SPRINGFIELD — Governor Rod R. Blagojevich and the Illinois State Board of Education (ISBE) today announced nearly $5 million in technology grants have been awarded to 16 districts around the state, for the 2008-2009 school year. The Illinois Enhancing Education Through Technology (EETT) grants are designed to make sure all students have both the access and ability to use emerging technologies inside the classroom.
“As technology continues to improve every day, our teachers are doing their very best to get our students ready for success in careers that may not even exist yet,” said Governor Blagojevich. “Getting technology into our classrooms today is vital, not just for the future success of our students, but the future success of our state – ensuring we can be competitive in the global economy.”
The EETT grant comes from federal funding as part of No Child Left Behind (NCLB) and is designed to improve the use of technology inside the classroom by both students and teachers. The goal is to improve student achievement and bridge the technology gap that may exist with students from high-poverty districts. The grant also funds ongoing professional development for teachers.
Districts must use 75 percent of the grant money on technology hardware needs, such as computers, laptops, digital cameras, and interactive whiteboards. The rest must be used for professional development opportunities. Those opportunities can include preparing one or more teachers as technology leaders within the district who can then assist other teachers, as well as using the new technology to promote parental involvement and foster communication among students, parents and teachers about curricula, assignments and assessments.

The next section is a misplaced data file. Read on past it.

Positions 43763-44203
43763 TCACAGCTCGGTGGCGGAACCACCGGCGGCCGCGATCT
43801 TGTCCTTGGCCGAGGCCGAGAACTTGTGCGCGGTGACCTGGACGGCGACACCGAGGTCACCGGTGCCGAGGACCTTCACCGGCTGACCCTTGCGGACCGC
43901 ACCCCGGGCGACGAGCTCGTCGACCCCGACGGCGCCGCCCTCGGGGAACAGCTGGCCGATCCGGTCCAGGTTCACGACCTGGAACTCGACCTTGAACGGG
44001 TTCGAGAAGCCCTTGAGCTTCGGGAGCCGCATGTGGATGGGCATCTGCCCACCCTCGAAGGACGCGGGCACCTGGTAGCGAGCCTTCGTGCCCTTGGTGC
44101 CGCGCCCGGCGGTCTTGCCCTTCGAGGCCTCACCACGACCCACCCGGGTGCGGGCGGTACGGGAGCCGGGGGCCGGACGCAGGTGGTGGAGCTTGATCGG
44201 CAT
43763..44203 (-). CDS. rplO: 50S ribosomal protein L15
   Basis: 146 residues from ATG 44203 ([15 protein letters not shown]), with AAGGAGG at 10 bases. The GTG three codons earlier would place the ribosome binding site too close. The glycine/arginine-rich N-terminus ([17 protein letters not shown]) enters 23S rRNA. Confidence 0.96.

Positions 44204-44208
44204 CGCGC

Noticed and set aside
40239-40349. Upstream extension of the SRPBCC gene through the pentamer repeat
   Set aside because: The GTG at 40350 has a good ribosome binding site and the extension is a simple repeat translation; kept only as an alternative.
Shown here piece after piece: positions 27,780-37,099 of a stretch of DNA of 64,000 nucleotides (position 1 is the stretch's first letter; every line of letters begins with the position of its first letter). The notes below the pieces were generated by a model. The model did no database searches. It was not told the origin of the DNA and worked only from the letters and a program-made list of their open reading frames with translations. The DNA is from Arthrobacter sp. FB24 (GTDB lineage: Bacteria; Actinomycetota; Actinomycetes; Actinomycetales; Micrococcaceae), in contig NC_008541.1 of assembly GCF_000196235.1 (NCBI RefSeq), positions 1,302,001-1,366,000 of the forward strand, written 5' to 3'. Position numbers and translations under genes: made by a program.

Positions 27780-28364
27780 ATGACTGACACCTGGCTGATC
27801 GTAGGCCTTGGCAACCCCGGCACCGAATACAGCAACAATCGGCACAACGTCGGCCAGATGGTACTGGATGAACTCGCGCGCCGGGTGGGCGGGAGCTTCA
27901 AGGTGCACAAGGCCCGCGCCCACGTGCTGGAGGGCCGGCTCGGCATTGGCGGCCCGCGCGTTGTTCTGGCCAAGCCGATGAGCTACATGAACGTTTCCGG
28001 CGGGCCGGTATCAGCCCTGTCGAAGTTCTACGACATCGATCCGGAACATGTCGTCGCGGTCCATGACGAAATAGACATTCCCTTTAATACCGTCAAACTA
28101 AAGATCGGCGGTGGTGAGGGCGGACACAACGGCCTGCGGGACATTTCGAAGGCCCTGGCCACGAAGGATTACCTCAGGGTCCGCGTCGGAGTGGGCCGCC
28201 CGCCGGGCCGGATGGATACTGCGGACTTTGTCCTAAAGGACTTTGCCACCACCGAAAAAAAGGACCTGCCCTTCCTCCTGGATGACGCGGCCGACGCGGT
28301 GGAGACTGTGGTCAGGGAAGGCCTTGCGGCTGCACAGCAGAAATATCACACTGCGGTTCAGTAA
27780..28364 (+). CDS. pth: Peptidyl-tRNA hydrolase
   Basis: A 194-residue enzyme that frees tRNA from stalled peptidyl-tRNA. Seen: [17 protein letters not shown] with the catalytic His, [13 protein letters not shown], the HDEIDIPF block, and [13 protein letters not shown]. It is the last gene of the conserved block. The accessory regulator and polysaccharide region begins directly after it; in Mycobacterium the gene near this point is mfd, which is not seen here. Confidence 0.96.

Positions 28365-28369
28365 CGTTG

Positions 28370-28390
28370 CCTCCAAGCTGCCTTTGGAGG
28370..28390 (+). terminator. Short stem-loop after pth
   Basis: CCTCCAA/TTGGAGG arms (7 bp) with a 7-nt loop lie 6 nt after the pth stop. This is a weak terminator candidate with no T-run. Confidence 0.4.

“Technology is ever changing and always evolving. Students in today’s classrooms have more access and opportunities to use technology as part of their everyday learning,” said State Superintendent of Education Christopher A. Koch. “In order for our students to be 21st century learners and have the skills needed in the workplace tomorrow, our districts and teachers must have access to today’s technology, which is what this grant provides.”
A total of 94 districts applied for the one-year competitive grant, this spring. Nearly half of the state’s public school districts were eligible to apply. Each eligible district has a high percentage of students living below the poverty level, according to the 2005 U.S. Census, and has either one or more schools in federal improvement status or federal corrective action status for not making Adequate Year Progress (AYP), as required by NCLB, or a substantial technology need.
The 16 districts receiving the EETT grants, totaling approximately $4.7 million are:
- Canton Union SD 66 $269,453
- Carterville CUSD 5 $380,000
- Carrollton CUSD 1 $206,650
- Charleston CUSD 1 $222,695
- East Maine SD 63 $380,000
- Effingham CUSD 40 $260,201
- Elverado CUSD 196 $201,316
- Harlem CSD 122 $379,404
- Hoover Schrum Memorial SD 157 $227,699
- Marshall CUSD C-2 $330,057
- Meridian CUSD 223 $379,916
- Morris SD 54 $377,256
- Prairie-Hills ESD 144 $379,809
- Sunnybrook SD 171 $222,254
- United CUSD 304 $224,784
- Unity Point CCSD 140 $345,012